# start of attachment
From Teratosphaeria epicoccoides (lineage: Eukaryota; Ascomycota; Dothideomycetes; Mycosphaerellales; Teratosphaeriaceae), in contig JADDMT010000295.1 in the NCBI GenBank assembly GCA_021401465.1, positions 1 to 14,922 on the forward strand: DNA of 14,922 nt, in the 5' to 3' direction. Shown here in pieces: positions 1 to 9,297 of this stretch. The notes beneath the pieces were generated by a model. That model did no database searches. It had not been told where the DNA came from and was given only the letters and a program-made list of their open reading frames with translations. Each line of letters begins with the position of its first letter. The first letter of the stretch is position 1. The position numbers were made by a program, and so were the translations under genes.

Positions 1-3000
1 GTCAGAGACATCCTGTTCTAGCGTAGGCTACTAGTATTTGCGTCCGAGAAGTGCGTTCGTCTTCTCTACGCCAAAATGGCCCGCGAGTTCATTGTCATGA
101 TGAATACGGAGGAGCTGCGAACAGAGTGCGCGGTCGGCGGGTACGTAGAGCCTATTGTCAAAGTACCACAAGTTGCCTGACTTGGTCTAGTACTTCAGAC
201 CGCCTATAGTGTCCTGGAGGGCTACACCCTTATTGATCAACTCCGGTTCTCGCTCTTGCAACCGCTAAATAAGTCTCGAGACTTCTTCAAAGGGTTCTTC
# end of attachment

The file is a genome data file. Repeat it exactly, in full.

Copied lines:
From Teratosphaeria epicoccoides (lineage: Eukaryota; Ascomycota; Dothideomycetes; Mycosphaerellales; Teratosphaeriaceae), in contig JADDMT010000295.1 in the NCBI GenBank assembly GCA_021401465.1, positions 1 to 14,922 on the forward strand: DNA of 14,922 nt, in the 5' to 3' direction. Shown here in pieces: positions 1 to 9,297 of this stretch. The notes beneath the pieces were generated by a model. That model did no database searches. It had not been told where the DNA came from and was given only the letters and a program-made list of their open reading frames with translations. Each line of letters begins with the position of its first letter. The first letter of the stretch is position 1. The position numbers were made by a program, and so were the translations under genes.

Positions 1-3000
1 GTCAGAGACATCCTGTTCTAGCGTAGGCTACTAGTATTTGCGTCCGAGAAGTGCGTTCGTCTTCTCTACGCCAAAATGGCCCGCGAGTTCATTGTCATGA
101 TGAATACGGAGGAGCTGCGAACAGAGTGCGCGGTCGGCGGGTACGTAGAGCCTATTGTCAAAGTACCACAAGTTGCCTGACTTGGTCTAGTACTTCAGAC
201 CGCCTATAGTGTCCTGGAGGGCTACACCCTTATTGATCAACTCCGGTTCTCGCTCTTGCAACCGCTAAATAAGTCTCGAGACTTCTTCAAAGGGTTCTTC